Part of this study was presented at the 16th annual ACVIM Forum in San Diego, CA, May 22–25, 1998.
Plasma Exogenous Creatinine Clearance Test in Dogs: Comparison with Other Methods and Proposed Limited Sampling Strategy
Article first published online: 28 JUN 2008
Journal of Veterinary Internal Medicine
Volume 16, Issue 1, pages 22–33, January 2002
How to Cite
Watson, A.D.J., Lefebvre, H. P., Concordet, D., Laroute, V., Ferré, J.-P., Braun, J.-P., Conchou, F. and Toutain, P.-L. (2002), Plasma Exogenous Creatinine Clearance Test in Dogs: Comparison with Other Methods and Proposed Limited Sampling Strategy. Journal of Veterinary Internal Medicine, 16: 22–33. doi: 10.1111/j.1939-1676.2002.tb01603.x
- Issue published online: 28 JUN 2008
- Article first published online: 28 JUN 2008
- Revised May 3, 2001; Accepted July 26, 2001
- Glomerular fitration rate;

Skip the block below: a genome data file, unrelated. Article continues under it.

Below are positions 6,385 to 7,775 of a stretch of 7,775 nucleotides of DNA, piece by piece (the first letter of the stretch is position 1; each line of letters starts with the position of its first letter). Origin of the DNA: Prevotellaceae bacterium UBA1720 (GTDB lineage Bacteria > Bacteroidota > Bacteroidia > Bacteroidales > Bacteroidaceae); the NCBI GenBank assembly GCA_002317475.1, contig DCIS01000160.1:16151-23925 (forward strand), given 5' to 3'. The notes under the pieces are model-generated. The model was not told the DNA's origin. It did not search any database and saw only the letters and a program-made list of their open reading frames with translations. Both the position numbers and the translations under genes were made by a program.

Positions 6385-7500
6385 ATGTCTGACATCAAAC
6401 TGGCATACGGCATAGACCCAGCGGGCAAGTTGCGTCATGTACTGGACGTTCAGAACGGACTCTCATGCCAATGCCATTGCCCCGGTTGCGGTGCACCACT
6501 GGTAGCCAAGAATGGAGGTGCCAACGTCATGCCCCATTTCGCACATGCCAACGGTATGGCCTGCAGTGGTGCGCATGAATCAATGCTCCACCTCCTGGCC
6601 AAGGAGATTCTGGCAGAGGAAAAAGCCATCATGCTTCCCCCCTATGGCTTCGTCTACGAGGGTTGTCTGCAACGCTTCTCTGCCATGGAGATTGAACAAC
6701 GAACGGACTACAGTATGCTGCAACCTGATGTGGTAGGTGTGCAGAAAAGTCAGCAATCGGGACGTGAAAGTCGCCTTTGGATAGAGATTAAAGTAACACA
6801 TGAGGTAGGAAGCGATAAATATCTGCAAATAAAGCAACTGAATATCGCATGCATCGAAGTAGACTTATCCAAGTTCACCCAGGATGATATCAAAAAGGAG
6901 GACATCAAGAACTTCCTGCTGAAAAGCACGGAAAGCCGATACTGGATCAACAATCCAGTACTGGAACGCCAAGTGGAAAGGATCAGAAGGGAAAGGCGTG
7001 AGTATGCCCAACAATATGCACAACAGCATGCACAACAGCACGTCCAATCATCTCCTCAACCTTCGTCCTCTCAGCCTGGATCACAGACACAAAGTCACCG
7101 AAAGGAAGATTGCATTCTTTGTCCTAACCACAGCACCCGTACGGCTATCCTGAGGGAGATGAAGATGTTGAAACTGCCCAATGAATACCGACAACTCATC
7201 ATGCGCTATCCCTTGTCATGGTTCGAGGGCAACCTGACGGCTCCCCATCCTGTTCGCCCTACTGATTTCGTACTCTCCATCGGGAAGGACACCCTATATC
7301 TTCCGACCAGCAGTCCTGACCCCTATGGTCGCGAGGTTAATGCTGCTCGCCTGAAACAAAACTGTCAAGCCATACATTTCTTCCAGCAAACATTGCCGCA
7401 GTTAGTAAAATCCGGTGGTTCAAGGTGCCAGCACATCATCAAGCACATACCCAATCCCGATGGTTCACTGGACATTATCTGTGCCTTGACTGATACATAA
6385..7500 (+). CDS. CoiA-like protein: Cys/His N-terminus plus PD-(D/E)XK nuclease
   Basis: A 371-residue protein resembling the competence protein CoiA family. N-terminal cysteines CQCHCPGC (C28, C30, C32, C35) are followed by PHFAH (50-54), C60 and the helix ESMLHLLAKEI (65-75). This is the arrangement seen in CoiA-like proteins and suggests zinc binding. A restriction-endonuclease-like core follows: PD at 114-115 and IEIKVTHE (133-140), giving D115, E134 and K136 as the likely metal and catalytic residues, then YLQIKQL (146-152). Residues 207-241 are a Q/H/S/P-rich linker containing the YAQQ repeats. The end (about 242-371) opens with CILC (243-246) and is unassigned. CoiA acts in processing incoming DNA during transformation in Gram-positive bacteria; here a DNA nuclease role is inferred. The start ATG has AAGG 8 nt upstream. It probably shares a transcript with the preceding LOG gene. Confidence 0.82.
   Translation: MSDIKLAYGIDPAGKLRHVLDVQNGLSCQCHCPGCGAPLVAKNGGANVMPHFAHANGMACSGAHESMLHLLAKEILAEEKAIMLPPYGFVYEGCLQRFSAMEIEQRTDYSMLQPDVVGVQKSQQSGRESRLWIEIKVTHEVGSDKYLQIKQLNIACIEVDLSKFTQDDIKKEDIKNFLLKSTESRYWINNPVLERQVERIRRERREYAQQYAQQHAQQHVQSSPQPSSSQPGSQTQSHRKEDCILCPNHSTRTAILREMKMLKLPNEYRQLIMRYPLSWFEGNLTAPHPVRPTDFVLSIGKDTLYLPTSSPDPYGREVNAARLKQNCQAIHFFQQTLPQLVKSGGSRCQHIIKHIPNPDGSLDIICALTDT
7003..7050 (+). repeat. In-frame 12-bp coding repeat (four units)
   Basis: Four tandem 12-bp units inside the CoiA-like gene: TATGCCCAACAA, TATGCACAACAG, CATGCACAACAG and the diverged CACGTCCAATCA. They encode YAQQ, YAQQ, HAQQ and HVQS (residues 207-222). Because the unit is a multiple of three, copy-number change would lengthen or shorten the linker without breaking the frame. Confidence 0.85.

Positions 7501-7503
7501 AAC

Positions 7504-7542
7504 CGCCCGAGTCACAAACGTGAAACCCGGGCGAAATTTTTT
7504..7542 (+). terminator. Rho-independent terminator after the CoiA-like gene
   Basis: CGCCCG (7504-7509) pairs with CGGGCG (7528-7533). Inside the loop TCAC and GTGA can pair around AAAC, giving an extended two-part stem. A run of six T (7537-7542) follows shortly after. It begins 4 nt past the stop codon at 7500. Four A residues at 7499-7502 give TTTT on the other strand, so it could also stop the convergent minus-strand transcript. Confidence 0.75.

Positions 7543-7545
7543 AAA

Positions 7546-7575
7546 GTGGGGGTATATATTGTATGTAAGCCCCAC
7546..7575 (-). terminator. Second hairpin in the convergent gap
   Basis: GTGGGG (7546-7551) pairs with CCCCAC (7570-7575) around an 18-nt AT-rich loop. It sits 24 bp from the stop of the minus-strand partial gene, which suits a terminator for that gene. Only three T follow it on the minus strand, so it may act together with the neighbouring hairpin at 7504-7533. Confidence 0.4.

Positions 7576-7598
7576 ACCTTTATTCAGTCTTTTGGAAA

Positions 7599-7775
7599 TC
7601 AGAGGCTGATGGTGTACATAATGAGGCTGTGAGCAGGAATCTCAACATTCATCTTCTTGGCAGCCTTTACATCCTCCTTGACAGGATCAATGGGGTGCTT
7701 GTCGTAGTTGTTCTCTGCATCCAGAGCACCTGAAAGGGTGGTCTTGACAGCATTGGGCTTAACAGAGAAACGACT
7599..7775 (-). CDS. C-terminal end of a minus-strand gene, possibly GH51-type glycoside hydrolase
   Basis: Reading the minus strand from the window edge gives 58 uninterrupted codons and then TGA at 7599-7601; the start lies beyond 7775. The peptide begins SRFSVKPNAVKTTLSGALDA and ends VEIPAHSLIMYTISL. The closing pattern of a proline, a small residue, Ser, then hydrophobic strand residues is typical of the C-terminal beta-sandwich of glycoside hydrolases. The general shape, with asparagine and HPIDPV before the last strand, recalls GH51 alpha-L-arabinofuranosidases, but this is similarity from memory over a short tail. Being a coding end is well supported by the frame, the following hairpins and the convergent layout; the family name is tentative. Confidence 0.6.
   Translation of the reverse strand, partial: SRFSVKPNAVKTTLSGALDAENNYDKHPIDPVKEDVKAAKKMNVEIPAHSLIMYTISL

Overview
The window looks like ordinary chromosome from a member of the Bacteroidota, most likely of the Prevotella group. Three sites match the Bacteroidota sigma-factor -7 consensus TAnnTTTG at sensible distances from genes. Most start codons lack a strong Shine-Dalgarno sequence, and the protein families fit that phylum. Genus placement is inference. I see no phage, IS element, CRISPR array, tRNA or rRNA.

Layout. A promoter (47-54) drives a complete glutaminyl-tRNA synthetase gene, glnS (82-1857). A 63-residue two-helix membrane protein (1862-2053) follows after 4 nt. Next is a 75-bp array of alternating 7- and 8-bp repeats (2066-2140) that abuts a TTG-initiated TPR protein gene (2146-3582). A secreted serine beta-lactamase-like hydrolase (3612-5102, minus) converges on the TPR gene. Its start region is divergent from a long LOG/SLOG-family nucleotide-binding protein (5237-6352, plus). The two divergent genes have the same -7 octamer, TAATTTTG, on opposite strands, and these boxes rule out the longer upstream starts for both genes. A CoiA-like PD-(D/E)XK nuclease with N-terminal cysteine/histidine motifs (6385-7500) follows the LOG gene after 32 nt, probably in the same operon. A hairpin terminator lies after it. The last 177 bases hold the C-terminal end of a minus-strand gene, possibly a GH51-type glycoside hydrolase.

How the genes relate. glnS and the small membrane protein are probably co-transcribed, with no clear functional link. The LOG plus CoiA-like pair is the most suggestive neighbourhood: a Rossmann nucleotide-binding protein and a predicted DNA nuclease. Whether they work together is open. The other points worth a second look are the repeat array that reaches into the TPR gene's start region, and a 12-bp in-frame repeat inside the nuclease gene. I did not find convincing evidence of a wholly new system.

Plasma clearance of creatinine was evaluated for assessment of glomerular nitration rate (GFR) in dogs. In 6 healthy dogs (Experiment 1), we determined 24-hour urine clearance of endogenous creatinine, plasma, and urine clearances of exogenous creatinine administered at 40, 80, and 160 mg/kg in a crossover design (linearity study), plasma iothalamate clearance, and plasma and urine clearances of 14C-inulin. In Experiment 2, plasma creatinine and iothalamate clearances were compared, and a linearity study was performed as for Experiment 1 in 6 dogs with surgically induced renal impairment. Experiment 3 compared plasma creatinine clearance with plasma iothalamate clearance before and 3 weeks after induction of moderate renal impairment in 6 dogs. Plasma creatinine clearances were calculated by both noncompartmental and compartmental analyses. In Experiment 1, plasma inulin clearance was higher (P < .001) than other clearance values. Plasma creatinine clearances at the 3 dose rates did not differ from urine inulin clearance and each other. In Experiment 2, plasma creatinine clearances were about 14% lower than plasma iothalamate clearance (P < .05). In Experiment 3, decreases in GFR assessed by plasma clearances of iothalamate and creatinine were similar. Renal failure decreased the daily endogenous input rate of creatinine by 25%. Limiting sampling strategies for optimizing GFR calculation were proposed, allowing an error lower than 6.5% with 4 blood samples. These results suggest that determination of plasma creatinine clearance by a noncompartmental approach offers a reliable, inexpensive, rapid, and convenient means of estimating GFR in routine practice.